are passionate about ensuring our diverse population is adequately represented within medical research. Whether it is wanting to see more people from underrepresented communities choosing science as a career and pushing for greater patient diversity in clinical trials
or focusing on what we are doing internally to celebrate and promote equality and diversity. Today we celebrate World Malaria Day and the Equality, Diversity and Inclusion Committee at Innovative Trials wrote a blog to raise awareness surrounding the illness, its effects and treatment following a blog on Endometriosis.
World Malaria Day is a global event, which is held annually to address the ongoing struggle against the disease. The themes for the day change each year and 2023’s will be ‘Ready to Beat Malaria’.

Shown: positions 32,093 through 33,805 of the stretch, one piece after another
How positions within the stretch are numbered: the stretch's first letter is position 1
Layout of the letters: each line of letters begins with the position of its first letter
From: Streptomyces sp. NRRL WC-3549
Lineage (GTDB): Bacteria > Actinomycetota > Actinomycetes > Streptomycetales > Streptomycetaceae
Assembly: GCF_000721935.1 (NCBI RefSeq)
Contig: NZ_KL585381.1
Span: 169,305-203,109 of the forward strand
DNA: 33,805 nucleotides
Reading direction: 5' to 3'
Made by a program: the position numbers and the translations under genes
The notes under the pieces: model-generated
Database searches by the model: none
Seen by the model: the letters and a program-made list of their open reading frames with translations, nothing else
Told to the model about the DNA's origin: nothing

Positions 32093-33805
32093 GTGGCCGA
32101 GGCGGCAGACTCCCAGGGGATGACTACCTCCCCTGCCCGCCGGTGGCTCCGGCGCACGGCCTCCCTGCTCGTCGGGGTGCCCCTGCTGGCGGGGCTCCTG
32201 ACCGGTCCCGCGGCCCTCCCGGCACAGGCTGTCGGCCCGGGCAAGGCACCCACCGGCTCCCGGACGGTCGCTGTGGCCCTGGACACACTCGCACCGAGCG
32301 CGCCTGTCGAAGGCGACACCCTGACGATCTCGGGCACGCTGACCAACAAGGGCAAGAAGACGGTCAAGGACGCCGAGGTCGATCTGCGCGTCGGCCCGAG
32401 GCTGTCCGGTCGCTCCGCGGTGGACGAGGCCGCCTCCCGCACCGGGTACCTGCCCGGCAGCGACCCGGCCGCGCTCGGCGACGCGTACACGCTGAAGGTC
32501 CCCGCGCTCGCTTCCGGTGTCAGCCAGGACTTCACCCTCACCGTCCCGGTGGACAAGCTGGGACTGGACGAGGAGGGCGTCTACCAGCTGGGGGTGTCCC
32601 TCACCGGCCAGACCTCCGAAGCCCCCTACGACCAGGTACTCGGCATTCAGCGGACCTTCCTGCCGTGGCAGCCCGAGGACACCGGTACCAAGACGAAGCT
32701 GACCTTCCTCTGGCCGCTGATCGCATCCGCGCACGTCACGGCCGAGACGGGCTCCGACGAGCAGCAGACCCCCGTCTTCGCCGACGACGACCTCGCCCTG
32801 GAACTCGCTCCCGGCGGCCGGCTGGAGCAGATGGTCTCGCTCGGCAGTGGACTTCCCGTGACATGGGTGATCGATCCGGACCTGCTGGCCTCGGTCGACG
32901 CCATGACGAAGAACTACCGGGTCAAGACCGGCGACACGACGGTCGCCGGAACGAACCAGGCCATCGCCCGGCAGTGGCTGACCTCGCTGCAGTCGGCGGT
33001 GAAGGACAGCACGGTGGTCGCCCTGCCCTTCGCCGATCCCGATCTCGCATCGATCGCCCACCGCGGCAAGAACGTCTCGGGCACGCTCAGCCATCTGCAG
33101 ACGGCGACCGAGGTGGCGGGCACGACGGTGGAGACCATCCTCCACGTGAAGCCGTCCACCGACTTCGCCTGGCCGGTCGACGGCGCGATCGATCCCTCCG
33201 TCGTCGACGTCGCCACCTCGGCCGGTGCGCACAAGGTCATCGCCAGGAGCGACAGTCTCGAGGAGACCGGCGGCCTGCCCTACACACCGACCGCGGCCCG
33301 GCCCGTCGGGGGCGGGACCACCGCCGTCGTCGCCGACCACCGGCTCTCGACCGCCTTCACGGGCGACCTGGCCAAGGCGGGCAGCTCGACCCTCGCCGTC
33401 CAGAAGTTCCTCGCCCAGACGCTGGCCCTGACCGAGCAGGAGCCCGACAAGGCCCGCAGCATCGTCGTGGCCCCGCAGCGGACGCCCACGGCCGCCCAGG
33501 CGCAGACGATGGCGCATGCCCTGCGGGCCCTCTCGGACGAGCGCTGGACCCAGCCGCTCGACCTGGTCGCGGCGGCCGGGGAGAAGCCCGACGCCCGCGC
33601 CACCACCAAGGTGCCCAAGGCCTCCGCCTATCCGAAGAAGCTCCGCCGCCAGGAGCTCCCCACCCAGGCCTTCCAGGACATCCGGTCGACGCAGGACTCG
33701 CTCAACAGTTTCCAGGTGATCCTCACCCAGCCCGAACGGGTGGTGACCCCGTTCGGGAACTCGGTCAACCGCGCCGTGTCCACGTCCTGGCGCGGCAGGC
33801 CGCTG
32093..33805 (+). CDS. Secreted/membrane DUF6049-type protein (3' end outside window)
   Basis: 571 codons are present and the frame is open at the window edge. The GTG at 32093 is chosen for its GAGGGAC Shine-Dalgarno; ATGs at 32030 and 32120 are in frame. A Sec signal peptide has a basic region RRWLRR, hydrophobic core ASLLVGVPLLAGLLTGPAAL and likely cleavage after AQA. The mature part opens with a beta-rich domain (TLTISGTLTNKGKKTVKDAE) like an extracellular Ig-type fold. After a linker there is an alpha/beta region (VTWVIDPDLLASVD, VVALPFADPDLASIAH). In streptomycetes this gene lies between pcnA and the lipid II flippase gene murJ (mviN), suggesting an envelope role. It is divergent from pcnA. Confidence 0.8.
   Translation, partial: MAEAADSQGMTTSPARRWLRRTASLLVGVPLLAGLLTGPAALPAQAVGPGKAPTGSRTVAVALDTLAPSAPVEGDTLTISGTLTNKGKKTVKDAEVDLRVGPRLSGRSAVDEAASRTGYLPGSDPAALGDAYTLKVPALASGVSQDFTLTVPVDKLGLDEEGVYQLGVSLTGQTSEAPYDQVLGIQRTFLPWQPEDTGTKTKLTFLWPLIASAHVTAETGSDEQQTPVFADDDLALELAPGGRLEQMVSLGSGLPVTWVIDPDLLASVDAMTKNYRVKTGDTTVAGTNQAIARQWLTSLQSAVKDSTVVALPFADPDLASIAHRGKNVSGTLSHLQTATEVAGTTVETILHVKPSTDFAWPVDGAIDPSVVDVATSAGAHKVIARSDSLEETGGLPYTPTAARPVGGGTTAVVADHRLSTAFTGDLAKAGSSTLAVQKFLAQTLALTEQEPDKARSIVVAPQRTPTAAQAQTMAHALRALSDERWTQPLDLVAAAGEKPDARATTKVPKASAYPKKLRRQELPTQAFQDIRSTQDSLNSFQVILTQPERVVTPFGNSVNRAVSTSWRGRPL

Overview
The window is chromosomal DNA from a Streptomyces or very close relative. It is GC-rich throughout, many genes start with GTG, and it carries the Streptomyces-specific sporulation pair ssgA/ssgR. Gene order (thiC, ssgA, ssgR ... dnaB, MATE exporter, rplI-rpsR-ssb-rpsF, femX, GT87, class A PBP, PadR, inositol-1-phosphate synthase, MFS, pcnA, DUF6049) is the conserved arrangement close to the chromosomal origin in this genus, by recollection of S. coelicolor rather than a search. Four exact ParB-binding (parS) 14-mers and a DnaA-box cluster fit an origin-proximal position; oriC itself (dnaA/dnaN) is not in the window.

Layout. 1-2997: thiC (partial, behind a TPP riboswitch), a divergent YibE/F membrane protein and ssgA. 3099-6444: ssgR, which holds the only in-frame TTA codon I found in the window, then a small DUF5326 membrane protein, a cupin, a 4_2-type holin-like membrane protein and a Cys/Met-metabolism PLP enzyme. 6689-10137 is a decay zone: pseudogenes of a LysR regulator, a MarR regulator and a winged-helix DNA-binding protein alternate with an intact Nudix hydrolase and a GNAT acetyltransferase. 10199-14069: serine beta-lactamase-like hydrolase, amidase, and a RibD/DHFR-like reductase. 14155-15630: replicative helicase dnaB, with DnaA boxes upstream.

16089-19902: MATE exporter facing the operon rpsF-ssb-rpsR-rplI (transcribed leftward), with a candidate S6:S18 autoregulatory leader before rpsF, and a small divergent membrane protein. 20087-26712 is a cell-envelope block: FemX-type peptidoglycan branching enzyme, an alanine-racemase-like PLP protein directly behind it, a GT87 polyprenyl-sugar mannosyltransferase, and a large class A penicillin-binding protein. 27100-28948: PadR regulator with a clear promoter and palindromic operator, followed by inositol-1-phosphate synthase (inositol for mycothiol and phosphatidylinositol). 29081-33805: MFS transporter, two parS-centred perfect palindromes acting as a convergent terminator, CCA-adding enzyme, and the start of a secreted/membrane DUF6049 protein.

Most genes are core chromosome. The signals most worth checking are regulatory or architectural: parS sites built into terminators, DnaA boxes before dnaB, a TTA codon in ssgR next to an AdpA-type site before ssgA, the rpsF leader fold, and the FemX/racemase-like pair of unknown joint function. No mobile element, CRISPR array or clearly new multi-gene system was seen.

What is it and what are the facts?
Malaria is a serious infection that results from being bitten by a female Anopheles mosquito infected with Plasmodium parasites. Symptoms usually appear 10-15 days after a bite and the early signs tend to be mild and not do not warn of a serious infection. The number of days before other symptoms appear can vary, and some of the rarer forms of malaria can lie dormant in an infected person for years.
In many regions, the risk of being infected with malaria is increased after rainfall and when humidity is high, as these are the optimal conditions for mosquito numbers to increase. Any region where mosquitos are common carries an increased risk of people contracting malaria, including:
- Significant areas of Africa
- Significant areas of Asia
- Central America
- South America
- Middle East
- Pacific Islands
Who does it affect?